Salt Lake City, Utah

It is here in the Mormon City of Salt Lake that Sandy & I say goodbye to our travelling companions and each other after our trip around some of the incomparable scenery of the American West. I haven’t explained much about the rest of the group, have I? For the most part they have been friendly and pleasant, mainly retirees from all over the USA and just as excited by the landscapes as we were. Some had even brought their grandchildren along with them and, frankly, these must have been the best behaved young teens in North America because we were hardly aware that they were there. No-one had any issues with geological time or palaeontology (evolution is a “creed” that some Bible Belters in the USA chose not to believe in) and several were well informed enough to be sympathetic to Britain’s current political embarrassments. Oh, and not everyone was white.

We had a fleeting glimpse of the Great Salt Lake as we approached the City and then we were treated to the gleaming white pinnacles of the Church of Jesus Christ the Latter Day Saints. Often abbreviated to LDS, this is the preferred description of the Mormon Church and this is its headquarters. In the 1830s a young man by the name of Joseph Smith found himself unable to choose between the many branches of Christianity on offer in New York but was subsequently lucky enough to have a the vision which helped him to found his own. Angels led him to the set of long-buried stone tablets which became the Book of Mormon, a sort of North American appendix to the Old and New Testaments pre-destined for the great White expansion into the American West.

It hadn’t been possible to know in advance whether we would be admitted to the original pioneers’ Tabernacle in the central religious complex but we turned out to be in luck as there was no special event taking place that would have closed it to visitors. Four smiling Sisters awaited our party and escorted us into the beautifully maintained gardens of Temple Square. Name badges complete with country flags explained that these pretty young women were on sabbaticals from Korea, Ghana, Mexico and South Africa. Their prepared scripts and beatific smiles made it difficult to ask too many pointed questions but as far as they were concerned the LDS has always welcomed people of all races.

The Temple itself is off limits to all but “recommended” Mormons but the 19th Century Tabernacle is open to all. Built by a carpenter, whose expertise was apparently bridge building rather than conventional architecture, it is devoid of supporting pillars and equipped with one of the largest organs in the world. Everyone who enters is treated to a demonstration of the amazing acoustics (don’t mutter anything irreverent in there because you really can hear a pin drop) and photos are permitted. There are numerous visitors in the grounds but the whole place really does abound with small groups of young men clutching bibles and brief cases and attired in the sartorially incorrect combination of black tie and short sleeved white shirt.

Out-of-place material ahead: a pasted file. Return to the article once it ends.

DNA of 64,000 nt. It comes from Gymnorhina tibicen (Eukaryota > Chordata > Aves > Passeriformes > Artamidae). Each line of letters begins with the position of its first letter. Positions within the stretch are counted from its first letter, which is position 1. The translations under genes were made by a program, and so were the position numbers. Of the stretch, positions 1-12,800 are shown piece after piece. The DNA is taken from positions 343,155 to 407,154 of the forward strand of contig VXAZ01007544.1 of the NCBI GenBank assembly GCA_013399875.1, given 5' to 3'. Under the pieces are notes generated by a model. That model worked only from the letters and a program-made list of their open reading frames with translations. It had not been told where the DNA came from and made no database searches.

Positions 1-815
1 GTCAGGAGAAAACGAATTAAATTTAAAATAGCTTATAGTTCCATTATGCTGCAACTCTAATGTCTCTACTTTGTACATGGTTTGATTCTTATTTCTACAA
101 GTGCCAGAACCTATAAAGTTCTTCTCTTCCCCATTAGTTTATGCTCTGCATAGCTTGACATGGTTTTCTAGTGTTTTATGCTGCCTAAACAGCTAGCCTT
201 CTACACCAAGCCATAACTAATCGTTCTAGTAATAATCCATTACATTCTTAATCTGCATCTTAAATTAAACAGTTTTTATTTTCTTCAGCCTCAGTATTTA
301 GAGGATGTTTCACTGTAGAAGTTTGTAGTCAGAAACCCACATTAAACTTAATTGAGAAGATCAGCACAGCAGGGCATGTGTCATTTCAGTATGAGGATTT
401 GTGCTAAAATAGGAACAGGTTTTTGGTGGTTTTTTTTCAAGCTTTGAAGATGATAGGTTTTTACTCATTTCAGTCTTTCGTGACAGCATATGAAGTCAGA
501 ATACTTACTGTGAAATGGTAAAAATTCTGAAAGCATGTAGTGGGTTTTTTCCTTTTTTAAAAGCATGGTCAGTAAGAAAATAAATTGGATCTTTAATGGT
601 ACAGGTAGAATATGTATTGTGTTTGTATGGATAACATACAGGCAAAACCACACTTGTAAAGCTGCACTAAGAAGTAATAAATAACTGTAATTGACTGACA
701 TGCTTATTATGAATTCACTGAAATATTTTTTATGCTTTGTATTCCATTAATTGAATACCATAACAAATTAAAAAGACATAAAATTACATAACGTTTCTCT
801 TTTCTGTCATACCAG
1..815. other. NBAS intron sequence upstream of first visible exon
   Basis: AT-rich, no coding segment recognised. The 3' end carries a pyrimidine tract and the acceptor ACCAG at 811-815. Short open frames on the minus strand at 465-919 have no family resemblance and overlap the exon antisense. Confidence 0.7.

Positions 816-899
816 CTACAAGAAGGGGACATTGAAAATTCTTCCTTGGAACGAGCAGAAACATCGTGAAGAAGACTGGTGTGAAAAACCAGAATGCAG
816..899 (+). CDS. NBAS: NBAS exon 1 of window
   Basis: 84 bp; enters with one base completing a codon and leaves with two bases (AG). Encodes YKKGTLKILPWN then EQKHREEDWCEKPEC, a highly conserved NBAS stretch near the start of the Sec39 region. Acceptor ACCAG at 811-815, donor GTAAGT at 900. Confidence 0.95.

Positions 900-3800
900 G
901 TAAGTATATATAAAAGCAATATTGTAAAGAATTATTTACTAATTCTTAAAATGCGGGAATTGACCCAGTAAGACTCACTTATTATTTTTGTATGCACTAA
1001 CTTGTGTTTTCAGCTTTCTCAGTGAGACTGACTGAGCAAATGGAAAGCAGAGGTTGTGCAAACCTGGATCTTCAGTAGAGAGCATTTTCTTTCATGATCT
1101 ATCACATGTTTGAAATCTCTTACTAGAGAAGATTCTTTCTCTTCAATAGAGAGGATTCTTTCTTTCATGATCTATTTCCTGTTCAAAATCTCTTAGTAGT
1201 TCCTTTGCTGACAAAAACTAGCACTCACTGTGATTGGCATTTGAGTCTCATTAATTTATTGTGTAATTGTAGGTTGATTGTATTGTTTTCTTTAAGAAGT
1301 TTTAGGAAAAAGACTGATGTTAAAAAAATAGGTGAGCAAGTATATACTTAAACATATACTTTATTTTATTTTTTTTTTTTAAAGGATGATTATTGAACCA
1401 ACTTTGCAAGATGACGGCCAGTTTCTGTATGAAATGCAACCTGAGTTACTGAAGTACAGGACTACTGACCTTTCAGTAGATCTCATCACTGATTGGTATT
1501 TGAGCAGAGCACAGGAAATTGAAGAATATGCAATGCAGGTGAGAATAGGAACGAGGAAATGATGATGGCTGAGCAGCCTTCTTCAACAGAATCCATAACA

I was grateful for the opportunity to see all of this first hand, especially when I discovered that a reduction in the number of home grown converts and a growing tendency for young people born into Mormon families to quit the church has apparently led to this explosion in global outreach. Even the population of Salt Lake City is now less than 40% Mormon but anyone can see the light and proclaim their faith in LDR. They can even have their ancestors retrospectively “brought over” so that they can all be reunited in the next life but it was not always so. It was not until as late as 1978 that the most racist sentiments of co-founder Brigham Young were sanitised from the official teachings of this church.

Curiously, the LDS has always admitted Asian and Native American people but it seems to have made a special exemption of the black races of Africa, regarded as the children of Cain and completely inferior beings. My evening’s research was curtailed when I got as far as statement that even so much as 1/120th black African blood could render a person unclean in the eyes of God and I had to stop myself from vomiting into the hotel wastepaper basket. No wonder Mitt Romney,a previous Republican Party candidate for President, who was a young pioneer preacher for the Mormons while these views were still current, had so much difficulty giving a straight answer.

Before leaving this afternoon I plonked Sandy in a wheelchair so that we could have a VIP tour of the huge LDS Convention Centre (you can read about it online if you are curious, I’ve had a surfeit) and then we returned to the Tabernacle to hear the midday organ recital. My only excuse for this is that I know with the certainty of a divine revelation, complete with heavenly choirs of glittering angels, that I will never be coming back.

Categories: North America

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